Pepsi-co New Delivery Robot

Pepsi-co New Delivery Robot

There has always been a long growing problem of college students, stuck in their dorm, yet craving a sweet or sour snack to keep them going. The past problem has always been, how would they get it? Well, now there’s an app for that. On one California university campus, this app powers an autonomous machine that travels around campus endlessly with the sole purpose of meeting these trapped hungry students needs. Could this new delivery robot be the answer?

Recently Pepsi-co unveiled this new anticipated device, the “Snackbot” at the University of the Pacific in Stockton, California. The company (although unconfirmed) states that this is the first time a major beverage or food business has tested a robot like this. The robot gets its products from its vending brand, Hello Goodness, which delivers the contraption with many items such as Sun Chips and certain Starbucks beverages. The fleet of six-wheeled robots was designed by San Francisco Bay startup Robby Technologies.

A Normal Workin Day For The New Delivery Robot

The bots only run on the average work hours, from 9 in the morning to 5 in the evening, somewhat disappointing for many students no doubt. However, they are impressively equipped with headlights and built-in cameras to help them traverse hills, along with a multitude of weather conditions that may arise, meaning students supposedly will not have to fear snowy season. Each new delivery robot can apparently do 20 miles off of a single charge, which will easily cover the California universities 175-acre campus.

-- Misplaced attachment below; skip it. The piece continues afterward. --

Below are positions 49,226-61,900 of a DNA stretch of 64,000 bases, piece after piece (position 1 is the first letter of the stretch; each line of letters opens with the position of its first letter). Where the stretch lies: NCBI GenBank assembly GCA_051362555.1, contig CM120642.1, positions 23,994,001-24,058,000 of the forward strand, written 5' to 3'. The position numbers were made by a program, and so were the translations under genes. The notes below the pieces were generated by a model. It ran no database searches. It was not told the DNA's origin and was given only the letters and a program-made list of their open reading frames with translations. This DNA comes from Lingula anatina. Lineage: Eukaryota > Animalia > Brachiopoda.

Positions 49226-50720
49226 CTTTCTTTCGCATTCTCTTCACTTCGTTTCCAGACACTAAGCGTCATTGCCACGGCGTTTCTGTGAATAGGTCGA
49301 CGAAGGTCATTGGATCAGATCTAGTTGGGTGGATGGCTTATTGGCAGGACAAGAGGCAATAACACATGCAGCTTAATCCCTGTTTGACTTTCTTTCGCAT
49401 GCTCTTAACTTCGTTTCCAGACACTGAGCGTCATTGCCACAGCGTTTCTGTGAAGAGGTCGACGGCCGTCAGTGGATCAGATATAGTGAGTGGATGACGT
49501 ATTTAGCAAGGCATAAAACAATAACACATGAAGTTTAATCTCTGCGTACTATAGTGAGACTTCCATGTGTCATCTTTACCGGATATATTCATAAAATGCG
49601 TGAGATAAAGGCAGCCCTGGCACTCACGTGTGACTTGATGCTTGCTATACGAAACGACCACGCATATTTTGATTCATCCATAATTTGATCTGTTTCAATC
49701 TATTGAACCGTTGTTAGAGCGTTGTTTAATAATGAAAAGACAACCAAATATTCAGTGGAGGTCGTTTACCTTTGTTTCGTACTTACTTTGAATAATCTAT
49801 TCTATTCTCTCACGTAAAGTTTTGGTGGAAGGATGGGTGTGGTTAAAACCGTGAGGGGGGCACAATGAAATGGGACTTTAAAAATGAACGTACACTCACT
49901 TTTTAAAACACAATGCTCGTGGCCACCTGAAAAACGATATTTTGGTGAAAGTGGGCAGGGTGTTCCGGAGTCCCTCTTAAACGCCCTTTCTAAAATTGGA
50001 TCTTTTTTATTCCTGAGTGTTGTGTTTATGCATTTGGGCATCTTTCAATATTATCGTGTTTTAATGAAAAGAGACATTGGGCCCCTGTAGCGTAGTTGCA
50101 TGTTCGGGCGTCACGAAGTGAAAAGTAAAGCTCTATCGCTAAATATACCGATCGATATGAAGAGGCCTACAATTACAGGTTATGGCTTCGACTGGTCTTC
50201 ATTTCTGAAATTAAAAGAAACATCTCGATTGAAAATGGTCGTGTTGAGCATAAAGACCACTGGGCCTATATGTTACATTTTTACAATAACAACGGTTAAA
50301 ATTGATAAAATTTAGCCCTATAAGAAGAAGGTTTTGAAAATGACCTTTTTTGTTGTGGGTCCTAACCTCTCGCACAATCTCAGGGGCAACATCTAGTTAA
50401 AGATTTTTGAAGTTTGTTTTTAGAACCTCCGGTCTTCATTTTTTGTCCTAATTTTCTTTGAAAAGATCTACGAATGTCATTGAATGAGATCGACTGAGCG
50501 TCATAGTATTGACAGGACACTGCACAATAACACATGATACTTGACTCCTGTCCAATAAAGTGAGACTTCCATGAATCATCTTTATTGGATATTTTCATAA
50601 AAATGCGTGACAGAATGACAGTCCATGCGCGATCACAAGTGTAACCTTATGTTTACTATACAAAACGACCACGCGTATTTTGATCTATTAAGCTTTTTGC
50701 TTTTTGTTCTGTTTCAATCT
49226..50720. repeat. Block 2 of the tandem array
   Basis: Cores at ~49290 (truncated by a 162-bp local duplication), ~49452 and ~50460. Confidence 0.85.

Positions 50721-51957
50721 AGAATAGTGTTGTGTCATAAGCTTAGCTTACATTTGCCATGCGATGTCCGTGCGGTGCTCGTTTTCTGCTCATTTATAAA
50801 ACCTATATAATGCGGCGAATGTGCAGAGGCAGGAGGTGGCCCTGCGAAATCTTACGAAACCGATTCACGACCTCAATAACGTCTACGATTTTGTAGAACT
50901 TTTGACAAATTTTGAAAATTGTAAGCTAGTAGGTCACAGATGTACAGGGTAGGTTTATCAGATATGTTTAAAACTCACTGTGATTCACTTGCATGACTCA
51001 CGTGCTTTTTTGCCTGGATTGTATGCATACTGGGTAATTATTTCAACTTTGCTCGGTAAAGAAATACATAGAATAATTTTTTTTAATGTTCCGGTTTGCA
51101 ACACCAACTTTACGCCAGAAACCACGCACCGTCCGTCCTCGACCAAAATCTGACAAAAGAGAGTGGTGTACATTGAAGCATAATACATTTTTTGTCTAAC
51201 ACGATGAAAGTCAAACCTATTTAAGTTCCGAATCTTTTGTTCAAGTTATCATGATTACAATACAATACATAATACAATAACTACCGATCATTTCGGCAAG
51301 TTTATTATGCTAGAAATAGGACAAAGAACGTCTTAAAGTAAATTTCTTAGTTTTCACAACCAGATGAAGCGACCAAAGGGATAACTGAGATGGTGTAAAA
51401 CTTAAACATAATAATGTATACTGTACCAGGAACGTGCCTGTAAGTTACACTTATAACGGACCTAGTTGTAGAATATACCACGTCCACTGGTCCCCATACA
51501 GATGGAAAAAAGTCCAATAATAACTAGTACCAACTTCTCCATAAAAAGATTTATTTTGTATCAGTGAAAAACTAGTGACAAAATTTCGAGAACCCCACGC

Obviously, these robots will likely be picked up very quickly all over the United States and likely other countries later. It would also be completely unsurprising to see a number of other companies try to replicate the devices in other environments perhaps. This type of robot has been tested in the past in a few different ways, often causing some controversy within communities. However, the majority of places that they’ve been tried have accepted them as legitimate possible future advancements for things such as grocery shopping. Before everyone pounces to try and integrate these however it must first be observed how the campuses receive them.

There is also the question so far largely unasked, which is, is this any easier than simply ordering food from one of the already proven companies who offer these services. Pepsi-co would probably respond “you won’t find these prices anywhere else” which may seem valid at first, but when you consider that these college students likely have vending machines around every corner of their buildings anyway which will likely be cheaper than the delivery service, it may begin to appear easier to just walk down the hallway for a brief moment. Will students be happy about the constant interruptions this system will inevitably bring or would they prefer to work on their own time and snack when they see fit? Time will tell but so far these products are set to succeed.

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